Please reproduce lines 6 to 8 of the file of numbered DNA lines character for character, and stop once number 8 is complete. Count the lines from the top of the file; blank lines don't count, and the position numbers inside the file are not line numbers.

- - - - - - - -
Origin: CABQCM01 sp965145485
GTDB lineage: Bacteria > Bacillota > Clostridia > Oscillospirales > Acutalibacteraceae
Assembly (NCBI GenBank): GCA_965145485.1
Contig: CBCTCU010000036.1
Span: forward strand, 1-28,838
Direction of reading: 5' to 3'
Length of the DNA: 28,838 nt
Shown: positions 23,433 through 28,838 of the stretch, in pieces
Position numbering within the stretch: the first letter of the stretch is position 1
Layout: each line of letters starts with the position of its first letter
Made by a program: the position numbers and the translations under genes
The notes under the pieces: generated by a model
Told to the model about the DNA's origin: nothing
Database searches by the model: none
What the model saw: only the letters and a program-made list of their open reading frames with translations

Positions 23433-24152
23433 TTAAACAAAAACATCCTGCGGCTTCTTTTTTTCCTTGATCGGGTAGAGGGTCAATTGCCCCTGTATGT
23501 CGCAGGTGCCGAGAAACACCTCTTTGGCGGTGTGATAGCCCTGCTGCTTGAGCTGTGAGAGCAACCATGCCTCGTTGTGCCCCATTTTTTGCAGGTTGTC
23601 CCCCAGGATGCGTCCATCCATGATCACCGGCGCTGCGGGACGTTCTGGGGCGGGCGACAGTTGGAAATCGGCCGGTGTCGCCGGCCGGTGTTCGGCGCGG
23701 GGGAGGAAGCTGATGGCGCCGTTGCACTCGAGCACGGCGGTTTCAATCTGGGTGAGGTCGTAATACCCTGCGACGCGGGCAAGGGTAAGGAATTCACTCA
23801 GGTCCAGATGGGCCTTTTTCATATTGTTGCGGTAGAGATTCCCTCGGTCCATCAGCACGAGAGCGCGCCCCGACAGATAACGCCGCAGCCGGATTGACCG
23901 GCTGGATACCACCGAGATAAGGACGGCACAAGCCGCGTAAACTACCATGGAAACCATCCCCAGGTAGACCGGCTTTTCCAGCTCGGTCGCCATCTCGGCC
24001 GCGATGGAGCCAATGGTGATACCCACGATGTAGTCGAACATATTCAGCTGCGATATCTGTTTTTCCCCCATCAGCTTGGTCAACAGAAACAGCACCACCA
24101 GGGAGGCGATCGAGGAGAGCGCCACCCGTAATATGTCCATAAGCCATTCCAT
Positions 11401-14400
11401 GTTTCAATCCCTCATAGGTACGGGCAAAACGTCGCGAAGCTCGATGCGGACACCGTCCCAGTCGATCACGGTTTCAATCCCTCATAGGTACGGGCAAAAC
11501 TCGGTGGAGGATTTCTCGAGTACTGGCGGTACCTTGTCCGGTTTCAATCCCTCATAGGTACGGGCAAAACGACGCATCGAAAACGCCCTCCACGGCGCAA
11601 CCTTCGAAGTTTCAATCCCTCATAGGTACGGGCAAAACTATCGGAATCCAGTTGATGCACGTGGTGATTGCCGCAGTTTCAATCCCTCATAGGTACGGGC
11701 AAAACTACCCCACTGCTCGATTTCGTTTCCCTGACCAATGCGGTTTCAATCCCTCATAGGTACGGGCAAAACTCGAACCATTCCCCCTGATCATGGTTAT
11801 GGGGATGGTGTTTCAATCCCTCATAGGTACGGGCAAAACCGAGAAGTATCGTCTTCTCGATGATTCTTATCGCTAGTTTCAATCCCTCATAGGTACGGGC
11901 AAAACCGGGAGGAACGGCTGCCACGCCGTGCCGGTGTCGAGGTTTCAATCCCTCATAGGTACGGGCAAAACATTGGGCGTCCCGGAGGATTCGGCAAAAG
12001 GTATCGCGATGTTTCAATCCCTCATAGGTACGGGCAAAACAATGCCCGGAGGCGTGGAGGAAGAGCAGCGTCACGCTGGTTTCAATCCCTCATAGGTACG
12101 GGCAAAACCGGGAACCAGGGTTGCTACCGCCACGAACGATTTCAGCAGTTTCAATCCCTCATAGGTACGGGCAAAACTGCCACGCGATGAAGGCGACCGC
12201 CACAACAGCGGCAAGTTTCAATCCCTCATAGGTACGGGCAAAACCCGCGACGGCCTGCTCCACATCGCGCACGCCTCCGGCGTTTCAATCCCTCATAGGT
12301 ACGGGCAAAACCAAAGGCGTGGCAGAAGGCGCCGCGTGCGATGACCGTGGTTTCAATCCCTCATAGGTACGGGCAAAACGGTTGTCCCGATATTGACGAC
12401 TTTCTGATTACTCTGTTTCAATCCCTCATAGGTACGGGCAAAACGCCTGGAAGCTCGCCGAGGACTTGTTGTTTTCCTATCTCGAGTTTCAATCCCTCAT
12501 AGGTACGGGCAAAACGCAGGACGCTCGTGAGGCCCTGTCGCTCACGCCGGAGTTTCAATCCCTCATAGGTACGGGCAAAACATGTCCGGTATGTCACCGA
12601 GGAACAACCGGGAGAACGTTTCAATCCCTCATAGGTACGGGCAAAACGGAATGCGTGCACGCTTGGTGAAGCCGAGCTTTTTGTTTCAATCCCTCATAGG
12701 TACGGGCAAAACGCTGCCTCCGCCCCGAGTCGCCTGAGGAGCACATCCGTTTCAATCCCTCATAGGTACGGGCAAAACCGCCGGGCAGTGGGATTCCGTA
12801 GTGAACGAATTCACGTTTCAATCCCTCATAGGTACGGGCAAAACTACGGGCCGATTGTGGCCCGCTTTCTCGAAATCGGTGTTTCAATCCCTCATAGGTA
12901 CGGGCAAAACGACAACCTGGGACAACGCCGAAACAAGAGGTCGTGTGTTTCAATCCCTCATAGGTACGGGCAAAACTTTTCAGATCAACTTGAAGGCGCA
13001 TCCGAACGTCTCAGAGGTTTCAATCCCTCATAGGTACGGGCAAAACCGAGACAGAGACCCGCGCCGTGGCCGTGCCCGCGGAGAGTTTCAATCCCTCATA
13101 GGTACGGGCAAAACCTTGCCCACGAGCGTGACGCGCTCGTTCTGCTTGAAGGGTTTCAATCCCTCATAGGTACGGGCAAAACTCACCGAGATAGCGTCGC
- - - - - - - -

Direction of reading: 5' to 3'
Length of the DNA: 28,838 nt
Shown: positions 23,433 through 28,838 of the stretch, in pieces